Fannie Mae and Freddie Mac Relief

Fannie Mae and Freddie Mac are federally-backed home mortgage companies that guarantee mortgages so that banks are not at risk of loss when a borrower defaults. This allows banks to lend more money, which greatly increases homeownership. The relief provided by the Treasury Department during the Great Recession was designed to be a backstop for Fannie Mae and Freddie Mac to provide much-needed stability to the housing market.

The Homeowner Affordability and Stability Plan and the Great Recession

The HASP is one of many steps taken by the U.S. government to counteract or limit the effect of a global economic downturn that began in December of 2007. During the Great Recession, millions of people lost their jobs and homes when the housing market started to plummet. Often referred to as the bursting of the housing bubble, the combination of rising home prices, loose lending practices, and an increase in subprime mortgages created an economically unsustainable situation.

A subprime mortgage is a loan for low credit quality customers who would not normally be able to get approved for a traditional mortgage. With the economy and the housing market soaring, subprime lending was booming.

The housing bubble broke in 2007 when numerous foreclosures and defaults crashed the housing market. This greatly depreciated the value of deliberately obscure financial securities that were directly tied to subprime mortgages, including mortgage-backed securities.

Mortgage-backed securities (MBS) are investments that pay investors an interest payment, which is derived from a bundle of home loans. The investments were only as good as the loans that were behind them.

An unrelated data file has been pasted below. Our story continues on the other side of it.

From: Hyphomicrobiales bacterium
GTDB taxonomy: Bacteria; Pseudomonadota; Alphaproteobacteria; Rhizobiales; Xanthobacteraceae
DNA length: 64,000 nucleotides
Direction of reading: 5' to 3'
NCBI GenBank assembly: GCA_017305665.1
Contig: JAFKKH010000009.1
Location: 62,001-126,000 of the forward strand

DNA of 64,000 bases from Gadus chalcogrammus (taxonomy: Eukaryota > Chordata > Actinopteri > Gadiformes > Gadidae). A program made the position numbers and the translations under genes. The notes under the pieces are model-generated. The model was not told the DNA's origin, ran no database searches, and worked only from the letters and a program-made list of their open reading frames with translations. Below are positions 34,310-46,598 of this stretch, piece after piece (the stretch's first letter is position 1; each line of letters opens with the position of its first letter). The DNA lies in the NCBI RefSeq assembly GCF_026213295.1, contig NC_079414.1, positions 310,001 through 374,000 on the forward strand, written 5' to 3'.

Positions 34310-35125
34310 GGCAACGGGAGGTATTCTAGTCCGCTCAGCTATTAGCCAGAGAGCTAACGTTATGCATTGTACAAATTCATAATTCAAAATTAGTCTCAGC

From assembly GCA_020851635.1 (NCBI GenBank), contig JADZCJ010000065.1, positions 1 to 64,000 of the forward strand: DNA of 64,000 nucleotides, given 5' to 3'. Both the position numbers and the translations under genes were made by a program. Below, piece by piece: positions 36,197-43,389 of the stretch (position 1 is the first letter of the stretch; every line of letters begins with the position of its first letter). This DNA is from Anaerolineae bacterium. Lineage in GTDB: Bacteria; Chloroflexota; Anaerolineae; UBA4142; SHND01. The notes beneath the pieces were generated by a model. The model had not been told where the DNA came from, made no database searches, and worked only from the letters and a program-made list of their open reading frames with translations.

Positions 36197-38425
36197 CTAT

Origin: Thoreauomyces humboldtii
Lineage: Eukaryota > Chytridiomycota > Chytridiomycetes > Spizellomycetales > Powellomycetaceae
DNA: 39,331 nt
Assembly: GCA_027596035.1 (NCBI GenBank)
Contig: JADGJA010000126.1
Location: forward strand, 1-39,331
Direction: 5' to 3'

Unfortunately, the loans were not high quality, and when the recession hit the economy, the loans began to default, and the investments lost considerable value. These events caused a ripple effect throughout the entire global financial system, as banks in the U.S. and around the world began to fail or approach the point of failure. The U.S. federal government intervened to mitigate the damage.

The subprime mortgage collapse led to economic stagnation and to many people losing their homes. Americans faced a financial disaster as the value of their homes dropped well below the amount they had borrowed and subprime interest rates spiked. Monthly mortgage payments almost doubled in some parts of the country. In most cases, borrowers were actually better off defaulting on their mortgage loans rather than paying more for a home that had dropped precipitously in value.

Other Federal Actions Taken During the Housing Crisis

Along with 2009’s Homeowner Affordability and Stability Plan, the federal government took several steps to try and secure the U.S. housing market. Another one of these measures was the Foreclosure Prevention Act of 2008. The housing act was designed to help families who were facing foreclosure to keep their homes and stabilize the overall housing market.